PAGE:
Syrian President Bashar Al-Assad emphasised on Thursday the solidity of the relationship between Damascus and Tehran during his final meeting with his Iranian counterpart, Ebrahim Raisi, who visited Syria in recent days.
Both sides issued a joint statement, reaffirming their commitment to strengthening relations. Al-Assad stated that he had directed to activate and implement all understandings and proposals discussed during the visit, to serve the relationship between the two countries and to continue coordination and consultation in various fields.
Raisi announced that his visit to Syria would mark a “significant turning point” on the path to enhancing economic ties between the two countries, to elevate them to the level of political and military cooperation.
In his speech before the Iranian and Syrian Businessmen Forum, Raisi added: “We do not consider in any way that the level of economic activity between Iran and Syria amounts to the political relations between the two countries, and we believe that there should be a leap forward in trade relations between the two countries.”
On Wednesday, the Syrian and Iranian sides signed a memorandum of understanding (MoU) for the Long-Term Comprehensive Strategic Cooperation Plan, which covers several areas, including agriculture, railways, civil aviation, oil and free zones.
On Thursday, Raisi told the forum that 15 cooperation documents had been signed, through which both parties took into account the: “Necessary measures to initiate a new phase in bilateral economic relations.”
Over the past years, the two countries have signed bilateral agreements in several areas, most notably opening a credit line to secure Syria’s oil needs, particularly after international sanctions as Damascus lost control over major oil and gas fields.
Due to Syria’s confrontation with anti-government protests at the beginning of the conflict and Iran’s nuclear programme, both Syria and Iran are subject to harsh international sanctions, which led to financial transactions and bank transfers becoming nearly impossible for the two governments.
Raisi began his meetings in Damascus on Thursday by receiving a group of Palestinian faction leaders at his residence in the presidential palace, according to the Islamic Republic News Agency, IRNA.
According to the same source, Raisi said: “Today, more than ever, the unity and cohesion of the resistance forces, the region, and the Islamic world are necessary to accelerate the defeat of the Zionist regime.”
Raisi’s visit to Damascus came amid a rapprochement between Riyadh and Tehran after they announced the resumption of their relations in March following a lengthy severing. Meanwhile, an Arab, particularly Saudi, openness towards Damascus is being observed, as several Arab countries have severed ties with it, and the Arab League suspended its membership following the outbreak of the conflict in 2011.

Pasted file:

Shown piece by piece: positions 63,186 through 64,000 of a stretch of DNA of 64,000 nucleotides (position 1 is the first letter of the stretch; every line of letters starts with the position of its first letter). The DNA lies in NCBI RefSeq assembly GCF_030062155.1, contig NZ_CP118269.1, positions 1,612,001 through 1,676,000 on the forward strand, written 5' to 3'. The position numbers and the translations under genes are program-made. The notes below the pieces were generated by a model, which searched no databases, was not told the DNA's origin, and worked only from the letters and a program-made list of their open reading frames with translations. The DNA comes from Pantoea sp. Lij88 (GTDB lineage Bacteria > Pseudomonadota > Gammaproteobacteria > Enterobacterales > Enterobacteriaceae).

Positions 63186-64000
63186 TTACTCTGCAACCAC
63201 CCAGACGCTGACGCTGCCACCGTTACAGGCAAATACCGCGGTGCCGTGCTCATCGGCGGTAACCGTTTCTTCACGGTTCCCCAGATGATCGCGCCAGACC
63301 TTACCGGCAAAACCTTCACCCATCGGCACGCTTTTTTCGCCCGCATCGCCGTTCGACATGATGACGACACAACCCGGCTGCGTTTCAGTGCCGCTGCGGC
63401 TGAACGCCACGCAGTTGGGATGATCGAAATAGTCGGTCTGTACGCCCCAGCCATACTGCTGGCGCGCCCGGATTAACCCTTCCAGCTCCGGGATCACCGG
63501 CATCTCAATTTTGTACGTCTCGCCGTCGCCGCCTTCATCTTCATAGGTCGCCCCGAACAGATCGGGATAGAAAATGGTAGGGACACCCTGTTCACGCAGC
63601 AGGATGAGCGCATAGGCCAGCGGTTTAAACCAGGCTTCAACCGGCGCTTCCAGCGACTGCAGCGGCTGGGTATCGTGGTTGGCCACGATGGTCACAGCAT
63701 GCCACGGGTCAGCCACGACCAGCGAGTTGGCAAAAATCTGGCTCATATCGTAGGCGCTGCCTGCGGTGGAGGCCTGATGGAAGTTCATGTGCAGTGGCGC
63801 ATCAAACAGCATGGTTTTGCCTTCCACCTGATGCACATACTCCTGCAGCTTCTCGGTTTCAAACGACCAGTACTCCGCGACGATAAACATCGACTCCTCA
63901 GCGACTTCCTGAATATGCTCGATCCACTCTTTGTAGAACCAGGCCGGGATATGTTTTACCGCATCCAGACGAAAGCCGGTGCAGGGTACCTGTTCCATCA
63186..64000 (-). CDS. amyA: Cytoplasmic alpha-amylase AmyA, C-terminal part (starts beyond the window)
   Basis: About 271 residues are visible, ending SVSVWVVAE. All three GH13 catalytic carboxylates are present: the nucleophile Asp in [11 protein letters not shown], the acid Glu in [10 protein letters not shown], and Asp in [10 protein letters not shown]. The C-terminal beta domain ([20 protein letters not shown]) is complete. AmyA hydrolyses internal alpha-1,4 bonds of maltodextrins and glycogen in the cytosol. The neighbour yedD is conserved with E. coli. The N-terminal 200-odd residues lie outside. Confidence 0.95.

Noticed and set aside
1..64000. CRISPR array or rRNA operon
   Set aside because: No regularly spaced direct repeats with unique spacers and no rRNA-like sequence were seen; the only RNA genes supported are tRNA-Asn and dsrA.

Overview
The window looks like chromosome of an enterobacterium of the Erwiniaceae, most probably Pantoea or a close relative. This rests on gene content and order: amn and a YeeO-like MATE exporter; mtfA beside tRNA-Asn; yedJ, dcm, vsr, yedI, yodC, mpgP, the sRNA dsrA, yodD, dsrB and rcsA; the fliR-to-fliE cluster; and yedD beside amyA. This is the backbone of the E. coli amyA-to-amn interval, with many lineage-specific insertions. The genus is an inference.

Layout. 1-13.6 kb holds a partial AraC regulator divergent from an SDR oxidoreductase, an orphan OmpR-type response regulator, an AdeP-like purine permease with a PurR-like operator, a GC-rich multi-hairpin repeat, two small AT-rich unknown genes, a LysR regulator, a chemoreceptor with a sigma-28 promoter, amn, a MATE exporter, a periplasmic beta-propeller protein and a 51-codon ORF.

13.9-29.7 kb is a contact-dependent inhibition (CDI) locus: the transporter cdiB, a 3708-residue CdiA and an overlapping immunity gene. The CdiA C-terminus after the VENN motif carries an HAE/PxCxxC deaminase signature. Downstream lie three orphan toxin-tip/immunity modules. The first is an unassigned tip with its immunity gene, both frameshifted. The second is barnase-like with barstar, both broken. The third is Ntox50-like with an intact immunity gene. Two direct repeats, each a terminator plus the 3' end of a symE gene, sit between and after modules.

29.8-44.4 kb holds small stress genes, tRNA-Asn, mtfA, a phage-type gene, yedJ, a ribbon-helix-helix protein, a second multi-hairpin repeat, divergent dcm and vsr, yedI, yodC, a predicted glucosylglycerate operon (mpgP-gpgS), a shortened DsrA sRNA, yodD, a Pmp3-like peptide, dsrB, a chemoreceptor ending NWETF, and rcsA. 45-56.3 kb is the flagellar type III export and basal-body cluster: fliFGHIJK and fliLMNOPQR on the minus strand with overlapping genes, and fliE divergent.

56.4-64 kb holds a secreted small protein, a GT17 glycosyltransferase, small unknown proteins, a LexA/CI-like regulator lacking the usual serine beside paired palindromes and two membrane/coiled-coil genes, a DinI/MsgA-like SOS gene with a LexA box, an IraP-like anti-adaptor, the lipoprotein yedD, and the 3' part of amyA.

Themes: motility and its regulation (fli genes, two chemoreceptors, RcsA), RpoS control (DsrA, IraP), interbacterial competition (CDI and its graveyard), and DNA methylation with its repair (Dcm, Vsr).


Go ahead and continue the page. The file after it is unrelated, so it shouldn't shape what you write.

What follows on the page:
On Friday, Jordanian Foreign Minister Ayman Safadi confirmed that Syria would soon be able to return to the Arab League, but numerous challenges await in resolving the ongoing conflict that has lasted for more than a decade in the country.
The Arab League suspended Syria’s membership in 2011 due to the violent crackdown President Al-Assad launched against an uprising that evolved into a civil war.
Safadi said Syria has enough votes among the Arab League’s 22 members to regain its seat. In a statement to CNN, he added: “The return to the League will happen. It will be symbolically significant, but this is just a very modest beginning for a process that will be very long and difficult, involving challenges, given the complexities of the crisis after 12 years of conflict.”
In an application of the accelerating Arab openness, the Arab League will hold two extraordinary foreign ministers’ meetings in Cairo on Sunday, one of which will discuss developments in the Syrian crisis and the issue of Syria regaining its seat in the League, a high-ranking diplomat told Agence France-Presse on Thursday.
In mid-April, the Gulf Cooperation Council held a meeting in Jeddah, which was also attended by Egypt, Iraq and Jordan, to discuss the issue of Syria’s return to the Arab League. Days after the meeting, Saudi Foreign Minister Faisal Bin Farhan Al-Saud visited Damascus, marking the first official Saudi visit to Syria in 12 years.
On Monday, Amman hosted a consultative meeting with the participation of foreign ministers of Syria, Jordan, Saudi Arabia, Iraq and Egypt. In the meeting, the ministers discussed ways to return Syrian refugees from neighbouring countries and extend the Syrian state’s control over its territory.